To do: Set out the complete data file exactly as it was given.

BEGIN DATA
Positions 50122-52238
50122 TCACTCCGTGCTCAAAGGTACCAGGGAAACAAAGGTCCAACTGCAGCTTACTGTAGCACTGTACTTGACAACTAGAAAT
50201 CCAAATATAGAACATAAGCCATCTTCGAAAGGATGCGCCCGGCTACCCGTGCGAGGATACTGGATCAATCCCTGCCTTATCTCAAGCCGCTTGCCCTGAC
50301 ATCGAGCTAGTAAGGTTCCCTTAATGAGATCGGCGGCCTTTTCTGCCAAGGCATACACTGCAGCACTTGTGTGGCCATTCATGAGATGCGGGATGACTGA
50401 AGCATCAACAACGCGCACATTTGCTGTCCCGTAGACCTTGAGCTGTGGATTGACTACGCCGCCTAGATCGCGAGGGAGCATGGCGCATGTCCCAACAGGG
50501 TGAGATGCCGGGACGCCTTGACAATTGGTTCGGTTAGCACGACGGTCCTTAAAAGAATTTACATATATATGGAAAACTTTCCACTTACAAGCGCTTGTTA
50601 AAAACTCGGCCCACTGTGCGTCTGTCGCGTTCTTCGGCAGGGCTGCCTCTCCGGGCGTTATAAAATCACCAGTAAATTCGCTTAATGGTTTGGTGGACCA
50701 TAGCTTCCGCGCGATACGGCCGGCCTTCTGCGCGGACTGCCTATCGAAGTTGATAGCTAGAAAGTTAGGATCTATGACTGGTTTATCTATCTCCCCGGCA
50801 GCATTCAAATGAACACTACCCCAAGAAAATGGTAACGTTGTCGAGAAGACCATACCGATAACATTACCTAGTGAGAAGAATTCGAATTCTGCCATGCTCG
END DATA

Positions 50122-52238
50122 TCACTCCGTGCTCAAAGGTACCAGGGAAACAAAGGTCCAACTGCAGCTTACTGTAGCACTGTACTTGACAACTAGAAAT
50201 CCAAATATAGAACATAAGCCATCTTCGAAAGGATGCGCCCGGCTACCCGTGCGAGGATACTGGATCAATCCCTGCCTTATCTCAAGCCGCTTGCCCTGAC
50301 ATCGAGCTAGTAAGGTTCCCTTAATGAGATCGGCGGCCTTTTCTGCCAAGGCATACACTGCAGCACTTGTGTGGCCATTCATGAGATGCGGGATGACTGA
50401 AGCATCAACAACGCGCACATTTGCTGTCCCGTAGACCTTGAGCTGTGGATTGACTACGCCGCCTAGATCGCGAGGGAGCATGGCGCATGTCCCAACAGGG
50501 TGAGATGCCGGGACGCCTTGACAATTGGTTCGGTTAGCACGACGGTCCTTAAAAGAATTTACATATATATGGAAAACTTTCCACTTACAAGCGCTTGTTA
50601 AAAACTCGGCCCACTGTGCGTCTGTCGCGTTCTTCGGCAGGGCTGCCTCTCCGGGCGTTATAAAATCACCAGTAAATTCGCTTAATGGTTTGGTGGACCA
50701 TAGCTTCCGCGCGATACGGCCGGCCTTCTGCGCGGACTGCCTATCGAAGTTGATAGCTAGAAAGTTAGGATCTATGACTGGTTTATCTATCTCCCCGGCA
50801 GCATTCAAATGAACACTACCCCAAGAAAATGGTAACGTTGTCGAGAAGACCATACCGATAACATTACCTAGTGAGAAGAATTCGAATTCTGCCATGCTCG